Employment costs expanded in April at their fastest pace since before the financial crisis
The dollar advanced against the yen on Friday, nearing its strongest level in about a month, after official data showed labor costs and U.S. economic growth improved modestly during the first quarter.
One dollar USDJPY, +0.21% bought ¥111.59 in recent trade, compared with ¥111.26 late Thursday in New York. The greenback traded as high as ¥111.80 earlier in the week, its strongest level in nearly a month.
The U.S. economy expanded by a meager 0.7% in the first quarter, the weakest pace of growth in three years. However, the 0.8% increase in employment costs, widely believed to be a leading indicator for consumer-price inflation, was stronger than economists polled by MarketWatch had expected. This provided some relief for the dollar, which has weakened sharply against the yen since the beginning of the year.
First-quarter economic growth has been consistently underwhelming in recent years, and Friday’s numbers, while weak, weren’t much lower than markets had expected, said Kit Juckes, chief currency strategist at Société Générale.
Instead, investors focused on the fact that labor costs rose at the fastest pace since before the financial crisis, Juckes said.
“We had enough warning that things would be pretty weak [in the first quarter], and in the grand scheme of things the number was weak, but not weaker than expected,” Juckes said.
In other currency trading, the euro and the pound advanced against the buck, with the shared currency higher after stronger-than-expected inflation data, while sterling brushed off a downbeat report on British economic growth.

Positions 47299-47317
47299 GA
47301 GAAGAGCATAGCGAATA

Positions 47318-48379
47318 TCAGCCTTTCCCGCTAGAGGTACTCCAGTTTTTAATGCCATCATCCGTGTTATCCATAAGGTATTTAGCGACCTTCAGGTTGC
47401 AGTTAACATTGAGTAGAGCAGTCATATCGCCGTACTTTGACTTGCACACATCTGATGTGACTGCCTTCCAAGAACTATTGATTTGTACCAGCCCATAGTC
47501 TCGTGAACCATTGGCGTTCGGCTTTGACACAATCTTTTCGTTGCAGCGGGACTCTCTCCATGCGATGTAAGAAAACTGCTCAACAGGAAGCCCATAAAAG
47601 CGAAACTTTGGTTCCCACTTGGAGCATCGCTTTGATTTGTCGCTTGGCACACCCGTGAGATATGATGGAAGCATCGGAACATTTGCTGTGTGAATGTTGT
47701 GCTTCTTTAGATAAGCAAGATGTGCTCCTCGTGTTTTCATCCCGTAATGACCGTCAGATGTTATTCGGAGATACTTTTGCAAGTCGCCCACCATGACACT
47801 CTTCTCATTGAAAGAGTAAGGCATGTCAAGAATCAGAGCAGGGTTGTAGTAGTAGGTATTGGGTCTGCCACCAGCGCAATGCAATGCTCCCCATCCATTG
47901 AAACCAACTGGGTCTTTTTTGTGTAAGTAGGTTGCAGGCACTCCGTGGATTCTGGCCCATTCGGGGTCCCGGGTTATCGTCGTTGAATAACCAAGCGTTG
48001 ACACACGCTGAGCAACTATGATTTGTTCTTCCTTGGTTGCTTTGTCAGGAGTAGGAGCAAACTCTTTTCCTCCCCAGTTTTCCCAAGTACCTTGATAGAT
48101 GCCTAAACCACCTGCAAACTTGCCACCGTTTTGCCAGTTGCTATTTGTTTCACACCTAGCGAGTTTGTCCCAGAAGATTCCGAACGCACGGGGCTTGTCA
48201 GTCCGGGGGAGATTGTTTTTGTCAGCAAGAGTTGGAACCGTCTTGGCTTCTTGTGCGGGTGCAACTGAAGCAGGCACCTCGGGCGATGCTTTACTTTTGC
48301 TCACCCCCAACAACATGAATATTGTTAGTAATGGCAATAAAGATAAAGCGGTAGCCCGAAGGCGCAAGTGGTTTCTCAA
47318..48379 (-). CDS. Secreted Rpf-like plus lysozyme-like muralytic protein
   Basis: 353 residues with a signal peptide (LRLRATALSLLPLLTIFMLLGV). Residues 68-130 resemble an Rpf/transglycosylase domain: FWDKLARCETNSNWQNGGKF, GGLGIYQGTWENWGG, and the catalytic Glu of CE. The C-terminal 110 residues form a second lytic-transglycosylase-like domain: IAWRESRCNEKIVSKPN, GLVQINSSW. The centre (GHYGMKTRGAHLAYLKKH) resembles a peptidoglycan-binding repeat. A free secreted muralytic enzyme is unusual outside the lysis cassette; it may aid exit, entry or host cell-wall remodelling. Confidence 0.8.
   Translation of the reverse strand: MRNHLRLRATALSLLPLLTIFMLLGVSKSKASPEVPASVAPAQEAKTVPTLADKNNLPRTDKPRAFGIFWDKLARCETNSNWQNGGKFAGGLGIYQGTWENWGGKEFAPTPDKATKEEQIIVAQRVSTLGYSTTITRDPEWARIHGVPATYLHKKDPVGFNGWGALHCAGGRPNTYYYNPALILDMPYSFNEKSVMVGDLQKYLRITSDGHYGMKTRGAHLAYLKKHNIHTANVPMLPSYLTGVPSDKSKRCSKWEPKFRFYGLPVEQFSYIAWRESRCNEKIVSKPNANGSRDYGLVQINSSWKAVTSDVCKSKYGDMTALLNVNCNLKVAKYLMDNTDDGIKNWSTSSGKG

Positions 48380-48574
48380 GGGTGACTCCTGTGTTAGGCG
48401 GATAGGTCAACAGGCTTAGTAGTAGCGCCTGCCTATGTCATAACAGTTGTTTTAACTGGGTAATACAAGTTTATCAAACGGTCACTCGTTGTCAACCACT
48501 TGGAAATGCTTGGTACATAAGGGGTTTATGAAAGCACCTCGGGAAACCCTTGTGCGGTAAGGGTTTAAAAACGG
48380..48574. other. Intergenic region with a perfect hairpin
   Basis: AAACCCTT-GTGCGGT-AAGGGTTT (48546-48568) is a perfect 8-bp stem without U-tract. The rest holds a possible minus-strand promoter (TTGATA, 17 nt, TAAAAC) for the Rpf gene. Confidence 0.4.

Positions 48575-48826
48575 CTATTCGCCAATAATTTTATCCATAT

Strong showings by these European currencies helped weigh on the ICE U.S. Dollar IndexDXY, -0.20% a measure of the greenback’s strength against a basket of six rivals. It was off 0.1% at 98.94. The WSJ Dollar Index BUXX, -0.07% which gauge’s the greenback’s strength against 16 currencies, was marginally lower at 89.76.
The widely watched ICE dollar index was on track to post a weekly drop of more than 1%, and a monthly decline of nearly 2% as the end of April nears.
Euro pop: The euro EURUSD, +0.3771% bought $1.0911 in recent trade after Eurostat’s preliminary eurozone inflation report for April, released early in the European day, showed core prices jumped 1.2%, the fastest pace since 2013, and higher than the 1% consensus estimate. Headline inflation rose to 1.9%, above the 1.8% estimate.
The shared currency bought $1.0874 late Thursday in New York.
“The news was taken with gusto by the market because it minimizes the possibility of any additional [quantitative easing] by the [European Central Bank],” said Boris Schlossberg, managing director of FX strategy at BK Asset Management, in a research note published on Friday.
ECB President Mario Draghi said Thursday that he and his colleagues had left their inflation outlook unchanged during a two-day policy meeting that concluded on Thursday.
Read: ECB live blog recap: Mario Draghi sees diminished downside economic risks
Sterling strength: The pound GBPUSD, +0.1705% fetched $1.2919 in recent trade, compared with $1.2905 late Thursday in New York. Sterling pushed through $1.29 early Friday and largely held to higher ground even as data showed the U.K. economy grew a slower-than-expected 0.3% in the first quarter. A slowdown in services activity, particularly retail, clipped growth, the Office for National Statistics said.
“To be fair, today’s weak growth from the U.K. figures were hardly surprising,” said Fawad Razaqzada, market analyst at Forex.com, in a note to clients. “After all, most of leading economic indicators had been weaker throughout Q1 as households and businesses prepared for the start of the Brexit process.”
The U.K. currency has outperformed many of its rivals this month, rising more than 3% against the greenback, with much of those gains following U.K. Prime Minister Theresa May’s decision to call for an early general election to be held on June 8.